- Ripple executives say a concrete legislative framework for crypto in India is required to encourage institutional investment.
- Crypto in India has faced uncertainty as lawmakers and regulators have issued conflicting rulings on its status.
- The executives don't believe that a retail CBDC is likely in India, but a wholesale CBDC is feasible.
India’s “grey zone” of digital asset regulation is preventing banks and institutional investors from entering the crypto space, stifling the industry. That's the verdict of two senior Ripple leaders based in the country.
Speaking with Decrypt media partner Forkast, Ripple’s Navin Gupta, managing director of South Asia and EMEA, and Sagar Sarbhai, the company’s head of government and regulatory affairs for Asia Pacific, outlined what they see as a path forward for crypto in India in light of rumors that the government might push for an outright crypto ban once Parliament reconvenes. Ripple recently released a whitepaper proposing a framework for India to regulate digital assets.
"Instead of saying 'blockchain good, crypto bad,' [regulators should] look at this picture more holistically and understand the positive use cases of digital assets and cryptocurrencies," said Sarbhai. "[Regulators should use] that to encourage more financial inclusion and lower barriers to commerce, push more digital payments, which has been a consistent theme in India, in Prime Minister Modi's regime."
Gupta adds that this lack of clarity is a massive deterrent for the capital markets, which believe that there is money to be made investing in blockchain startups in the world’s fifth-largest economy, but are hesitant to take the first step.
“We need to give clear signals to foreign investors. So if there are investors who are coming into India expecting that there is no law against trading cryptocurrencies or digital assets, then we owe it to these investors to give them a clear guideline of whether you can do this or not,” said Gupta. “It's very important for India to come out of this fog and essentially say, "Hey, you know what? This is a lead regulator. This is how the consultation process would work, and this is when and how we are going to make a decision.”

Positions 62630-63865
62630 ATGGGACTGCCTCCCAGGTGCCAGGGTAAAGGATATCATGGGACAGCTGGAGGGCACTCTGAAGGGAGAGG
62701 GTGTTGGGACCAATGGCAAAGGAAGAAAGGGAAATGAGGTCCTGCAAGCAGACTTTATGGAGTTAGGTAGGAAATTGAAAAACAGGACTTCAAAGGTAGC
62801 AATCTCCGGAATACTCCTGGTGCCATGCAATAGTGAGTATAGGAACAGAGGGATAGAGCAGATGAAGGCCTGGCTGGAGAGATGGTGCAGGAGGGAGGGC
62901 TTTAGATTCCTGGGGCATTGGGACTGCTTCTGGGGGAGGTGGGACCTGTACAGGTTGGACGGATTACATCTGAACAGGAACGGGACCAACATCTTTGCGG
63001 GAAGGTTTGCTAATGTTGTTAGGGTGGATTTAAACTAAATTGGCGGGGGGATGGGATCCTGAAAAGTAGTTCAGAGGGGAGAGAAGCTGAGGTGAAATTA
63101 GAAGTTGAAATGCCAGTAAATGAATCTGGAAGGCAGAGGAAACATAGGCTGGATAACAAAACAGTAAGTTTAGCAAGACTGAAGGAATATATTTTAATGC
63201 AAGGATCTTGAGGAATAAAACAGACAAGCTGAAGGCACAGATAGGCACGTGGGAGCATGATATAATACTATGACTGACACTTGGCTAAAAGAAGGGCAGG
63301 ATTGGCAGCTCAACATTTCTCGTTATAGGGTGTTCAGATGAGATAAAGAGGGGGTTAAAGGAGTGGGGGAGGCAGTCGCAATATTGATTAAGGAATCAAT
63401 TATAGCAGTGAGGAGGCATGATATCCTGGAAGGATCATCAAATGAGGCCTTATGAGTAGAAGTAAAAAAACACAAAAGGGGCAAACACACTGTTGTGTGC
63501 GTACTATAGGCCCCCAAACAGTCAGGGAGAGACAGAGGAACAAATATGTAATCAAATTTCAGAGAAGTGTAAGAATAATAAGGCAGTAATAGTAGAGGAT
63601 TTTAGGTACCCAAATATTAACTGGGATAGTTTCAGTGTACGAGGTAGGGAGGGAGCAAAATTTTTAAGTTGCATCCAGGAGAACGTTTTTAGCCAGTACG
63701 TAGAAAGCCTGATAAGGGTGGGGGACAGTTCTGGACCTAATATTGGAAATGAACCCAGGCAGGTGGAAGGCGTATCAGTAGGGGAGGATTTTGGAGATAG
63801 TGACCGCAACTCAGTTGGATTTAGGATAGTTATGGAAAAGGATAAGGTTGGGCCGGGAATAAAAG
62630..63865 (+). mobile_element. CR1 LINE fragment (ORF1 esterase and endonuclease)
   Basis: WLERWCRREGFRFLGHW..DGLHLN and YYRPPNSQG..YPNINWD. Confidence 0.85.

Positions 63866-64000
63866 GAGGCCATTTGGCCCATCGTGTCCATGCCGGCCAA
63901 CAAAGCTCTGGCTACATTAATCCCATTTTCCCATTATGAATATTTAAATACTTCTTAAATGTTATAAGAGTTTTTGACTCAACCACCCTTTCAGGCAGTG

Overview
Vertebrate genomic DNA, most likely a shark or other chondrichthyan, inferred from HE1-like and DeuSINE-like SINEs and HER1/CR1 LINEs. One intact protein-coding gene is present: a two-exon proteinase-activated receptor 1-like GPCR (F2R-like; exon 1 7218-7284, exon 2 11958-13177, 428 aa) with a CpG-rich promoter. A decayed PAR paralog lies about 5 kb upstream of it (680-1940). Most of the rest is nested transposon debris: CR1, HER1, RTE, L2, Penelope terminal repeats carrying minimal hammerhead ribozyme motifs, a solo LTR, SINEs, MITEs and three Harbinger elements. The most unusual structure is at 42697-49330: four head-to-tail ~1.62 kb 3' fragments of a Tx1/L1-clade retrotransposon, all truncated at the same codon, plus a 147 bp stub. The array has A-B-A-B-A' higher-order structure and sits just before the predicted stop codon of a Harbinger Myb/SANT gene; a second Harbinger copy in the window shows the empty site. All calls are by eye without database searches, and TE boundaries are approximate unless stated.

Will India build a CBDC?
One of the hottest topics in the crypto industry is the idea of a Central Bank Digital Currency, or CBDC, as nations around the world are exploring creating them to improve liquidity and potentially provide a credible alternative to the US dollar.
However, Ripple’s Sarbhai isn’t sure that India will follow suit — at least for a retail-focused CBDC.
“For a country like India, a retail CBDC may not be that feasible because there are many other policy angles related to that," Sarbhai said. On the other hand, a wholesale CBDC, where the central bank issues tokens to the regulated banks, "could be a possible use case."
"For a country like India, a retail CBDC may not be that feasible." Sagar Sarbhai
"For a country like India, a retail CBDC may not be that feasible."
He added that India's Prime Minister Narendra Modi has been a big advocate for a push towards digital payments. In the post-coronavirus world, Sarhbhai said, "A combination of CBDC and digital assets would potentially boost that push towards digital payments, where digital assets will be the bridge between fiat currencies and potentially replacing them.”
India's parliament debates crypto regulation
India’s parliament is scheduled to go back in session later in July, and a date for a debate on crypto regulation will be scheduled shortly after.
Ripple’s Sarbhai has three calls to action for lawmakers once parliament reconvenes: consult stakeholders, take cues from regulators around the world, and look at everything more holistically to understand the positive use cases of digital assets and crypto.
“We can create a balance between innovation and risk to encourage more entrepreneurs and innovation in India,” he said.
This story was produced in collaboration with our friends at Forkast, a content platform focused on emerging technology at the intersection of business, economy, and politics, from Asia to the world.